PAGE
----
Like I said, one of the hardest things about cooking while living in a van is that we just didn’t have a lot of kitchen to work with. Our single burner stove was puny and burned things so fast if we didn’t keep an eye on it. As for cooking utensils, and we only had one pot and one pan. No blender, no oven, no microwave, no toaster, no food processor. Lots of you probably don’t have the most tricked out kitchens (yet) either, but it’s still totally possible to eat vegan and love it. The good news is, there are tons of things you can make that don’t require a fancy kitchen. Yummy vegan meals don’t have to be complicated. Some of our staples were rice, noodles, and beans. Basically, boil water, add one of those ingredients, throw on some seasoning or a simple sauce and you can make all sorts of variations of dishes. We also resorted to “grilling” (in our only pan) tortillas or whole wheat bread and it worked great for Mexican dishes, or sandwiches loaded with veggies. Point is, we made it just fine with only one cutting board and without a food processor and so can you.
Food expenses were especially relevant to us recently because our trip through central America was seriously breaking the bank. Most of our money went to feeding La Gorda’s thirsty V8 engine. Since we weren’t working a lot while traveling, money was super tight and so we definitely weren’t buying the most deluxe food. Well good news, you definitely don’t have to in order to eat well! We hear it all the time: “But isn’t eating vegan really expensive?” When you actually start looking at monthly costs and supermarket prices, eating a plant based diet is arguably CHEAPER. Meats, dairy, and poultry are oftentimes more expensive than plant based foods. In a 2015 study published in the Journal of Hunger and Environmental Nutrition, researchers found that on average, plant eaters save almost $800 dollars/year when compared to meat eaters.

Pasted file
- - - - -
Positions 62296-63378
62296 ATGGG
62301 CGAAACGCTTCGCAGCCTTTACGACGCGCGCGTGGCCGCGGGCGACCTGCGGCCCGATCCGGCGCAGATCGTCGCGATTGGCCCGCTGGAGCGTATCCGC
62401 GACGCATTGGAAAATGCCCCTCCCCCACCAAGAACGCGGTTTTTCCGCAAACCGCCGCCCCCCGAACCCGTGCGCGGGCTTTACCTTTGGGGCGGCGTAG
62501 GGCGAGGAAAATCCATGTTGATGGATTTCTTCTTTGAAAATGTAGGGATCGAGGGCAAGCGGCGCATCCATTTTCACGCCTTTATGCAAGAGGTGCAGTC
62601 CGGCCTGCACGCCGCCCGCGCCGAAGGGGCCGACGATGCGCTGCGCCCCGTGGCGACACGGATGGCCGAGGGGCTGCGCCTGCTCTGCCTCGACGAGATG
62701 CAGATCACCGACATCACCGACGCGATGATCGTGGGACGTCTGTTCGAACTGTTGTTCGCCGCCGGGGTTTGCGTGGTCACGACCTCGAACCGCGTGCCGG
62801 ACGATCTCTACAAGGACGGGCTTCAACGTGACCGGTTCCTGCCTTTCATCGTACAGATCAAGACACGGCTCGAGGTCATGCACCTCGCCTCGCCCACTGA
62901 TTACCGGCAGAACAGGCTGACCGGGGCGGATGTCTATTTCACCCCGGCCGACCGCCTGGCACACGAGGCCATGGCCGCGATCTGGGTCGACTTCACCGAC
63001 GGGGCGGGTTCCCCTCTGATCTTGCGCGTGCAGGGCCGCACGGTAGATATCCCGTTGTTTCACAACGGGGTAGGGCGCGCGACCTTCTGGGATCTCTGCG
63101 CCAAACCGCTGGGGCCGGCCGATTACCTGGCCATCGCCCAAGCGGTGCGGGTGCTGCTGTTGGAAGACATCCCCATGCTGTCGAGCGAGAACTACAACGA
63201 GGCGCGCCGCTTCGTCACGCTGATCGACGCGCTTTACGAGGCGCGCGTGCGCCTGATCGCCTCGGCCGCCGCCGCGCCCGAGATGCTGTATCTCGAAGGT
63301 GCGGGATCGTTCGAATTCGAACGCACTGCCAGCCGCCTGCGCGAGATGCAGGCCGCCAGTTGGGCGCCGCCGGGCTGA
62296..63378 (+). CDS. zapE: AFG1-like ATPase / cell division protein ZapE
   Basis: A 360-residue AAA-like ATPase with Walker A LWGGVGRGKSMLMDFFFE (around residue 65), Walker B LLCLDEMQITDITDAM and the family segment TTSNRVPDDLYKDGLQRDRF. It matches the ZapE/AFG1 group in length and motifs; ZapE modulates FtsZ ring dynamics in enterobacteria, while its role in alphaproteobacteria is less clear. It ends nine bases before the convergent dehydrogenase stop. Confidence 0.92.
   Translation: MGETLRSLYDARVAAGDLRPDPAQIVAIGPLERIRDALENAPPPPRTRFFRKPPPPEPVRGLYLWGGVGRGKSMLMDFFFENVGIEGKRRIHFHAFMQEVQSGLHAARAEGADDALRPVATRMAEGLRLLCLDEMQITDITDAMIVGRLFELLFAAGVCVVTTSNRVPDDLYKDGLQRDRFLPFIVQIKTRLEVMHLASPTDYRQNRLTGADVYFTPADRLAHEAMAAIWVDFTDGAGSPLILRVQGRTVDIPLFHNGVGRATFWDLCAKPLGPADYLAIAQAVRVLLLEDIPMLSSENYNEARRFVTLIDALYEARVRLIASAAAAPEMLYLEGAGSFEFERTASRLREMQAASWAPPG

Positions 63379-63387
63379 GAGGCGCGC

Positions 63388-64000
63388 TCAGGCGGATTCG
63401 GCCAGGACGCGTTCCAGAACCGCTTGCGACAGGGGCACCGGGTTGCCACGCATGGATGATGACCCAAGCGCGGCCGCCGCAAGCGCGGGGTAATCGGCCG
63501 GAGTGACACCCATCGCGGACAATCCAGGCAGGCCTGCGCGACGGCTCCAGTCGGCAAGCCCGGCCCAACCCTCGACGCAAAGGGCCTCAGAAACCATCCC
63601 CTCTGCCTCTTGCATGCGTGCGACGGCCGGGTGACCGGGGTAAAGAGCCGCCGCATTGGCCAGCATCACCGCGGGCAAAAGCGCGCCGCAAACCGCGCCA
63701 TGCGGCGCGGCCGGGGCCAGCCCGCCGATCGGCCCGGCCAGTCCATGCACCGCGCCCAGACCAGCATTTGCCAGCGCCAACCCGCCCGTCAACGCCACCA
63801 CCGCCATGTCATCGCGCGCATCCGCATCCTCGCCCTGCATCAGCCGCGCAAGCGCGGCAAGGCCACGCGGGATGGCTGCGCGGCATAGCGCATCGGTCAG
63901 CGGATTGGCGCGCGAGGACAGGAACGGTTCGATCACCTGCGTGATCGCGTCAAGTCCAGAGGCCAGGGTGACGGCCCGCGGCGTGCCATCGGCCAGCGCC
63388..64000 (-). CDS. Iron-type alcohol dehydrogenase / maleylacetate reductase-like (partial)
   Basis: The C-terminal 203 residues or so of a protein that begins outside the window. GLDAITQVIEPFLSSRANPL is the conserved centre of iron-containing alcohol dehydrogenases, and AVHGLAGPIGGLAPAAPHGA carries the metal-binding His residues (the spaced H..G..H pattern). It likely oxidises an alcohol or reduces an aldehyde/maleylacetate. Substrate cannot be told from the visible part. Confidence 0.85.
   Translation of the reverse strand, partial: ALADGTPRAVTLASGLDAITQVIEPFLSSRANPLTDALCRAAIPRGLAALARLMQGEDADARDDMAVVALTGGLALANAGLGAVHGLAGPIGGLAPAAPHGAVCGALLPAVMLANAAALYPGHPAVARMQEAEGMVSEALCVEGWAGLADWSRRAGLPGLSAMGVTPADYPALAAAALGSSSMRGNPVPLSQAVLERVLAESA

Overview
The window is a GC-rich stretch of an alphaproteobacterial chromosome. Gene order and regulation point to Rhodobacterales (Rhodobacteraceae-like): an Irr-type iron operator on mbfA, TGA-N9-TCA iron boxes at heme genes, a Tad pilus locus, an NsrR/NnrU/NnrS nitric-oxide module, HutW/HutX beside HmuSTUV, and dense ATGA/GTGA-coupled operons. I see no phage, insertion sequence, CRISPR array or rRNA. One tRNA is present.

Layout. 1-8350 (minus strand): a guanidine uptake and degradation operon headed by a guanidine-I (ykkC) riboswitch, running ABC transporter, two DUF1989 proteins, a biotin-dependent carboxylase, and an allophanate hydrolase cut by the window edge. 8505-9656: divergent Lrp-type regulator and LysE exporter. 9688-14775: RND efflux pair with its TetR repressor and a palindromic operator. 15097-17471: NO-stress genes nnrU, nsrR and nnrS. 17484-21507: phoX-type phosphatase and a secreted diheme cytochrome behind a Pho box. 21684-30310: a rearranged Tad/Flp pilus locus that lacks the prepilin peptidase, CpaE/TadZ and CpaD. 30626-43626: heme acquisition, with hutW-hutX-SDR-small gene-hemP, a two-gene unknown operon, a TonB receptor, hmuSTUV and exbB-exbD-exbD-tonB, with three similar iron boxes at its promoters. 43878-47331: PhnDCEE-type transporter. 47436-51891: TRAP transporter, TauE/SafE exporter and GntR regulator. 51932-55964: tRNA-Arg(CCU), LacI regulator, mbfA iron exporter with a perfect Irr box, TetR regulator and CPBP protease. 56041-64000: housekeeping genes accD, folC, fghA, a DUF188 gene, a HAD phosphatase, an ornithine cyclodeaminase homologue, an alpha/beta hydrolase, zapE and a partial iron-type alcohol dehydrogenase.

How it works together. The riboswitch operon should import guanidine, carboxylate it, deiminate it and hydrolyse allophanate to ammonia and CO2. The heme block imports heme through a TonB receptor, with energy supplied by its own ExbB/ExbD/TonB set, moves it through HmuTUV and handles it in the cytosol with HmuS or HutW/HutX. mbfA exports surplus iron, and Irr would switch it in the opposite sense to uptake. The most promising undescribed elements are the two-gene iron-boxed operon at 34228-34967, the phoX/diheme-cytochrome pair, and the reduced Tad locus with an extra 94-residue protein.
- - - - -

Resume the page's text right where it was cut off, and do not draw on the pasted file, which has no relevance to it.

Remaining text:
Some vegan replacement foods like fake meats and non-dairy ice cream are pretty expensive, so if you’re on a budget like us we suggest making these cheaply at home. You probably don’t regularly want those store-bought replacements in your diet anyways because they are usually highly processed and low in nutrition. Lastly, and maybe obviously, you can save your money and your health by eating out less. Those costs add up way quicker than you think. It’s much more cost effective to buy in bulk and cook at home.
So now you know that eating a plant based diet really isn’t as difficult as some people say, even if you find yourself living in a van in Mexico. If you find yourself in a rut and at odds with one of these four aspects, try to just make a few little tweaks and it will become rewarding, fun, and easy again.
If you liked this article, you’re in luck because there are more on the way! Stay tuned for more great content on plant-based eating and how to make the transition.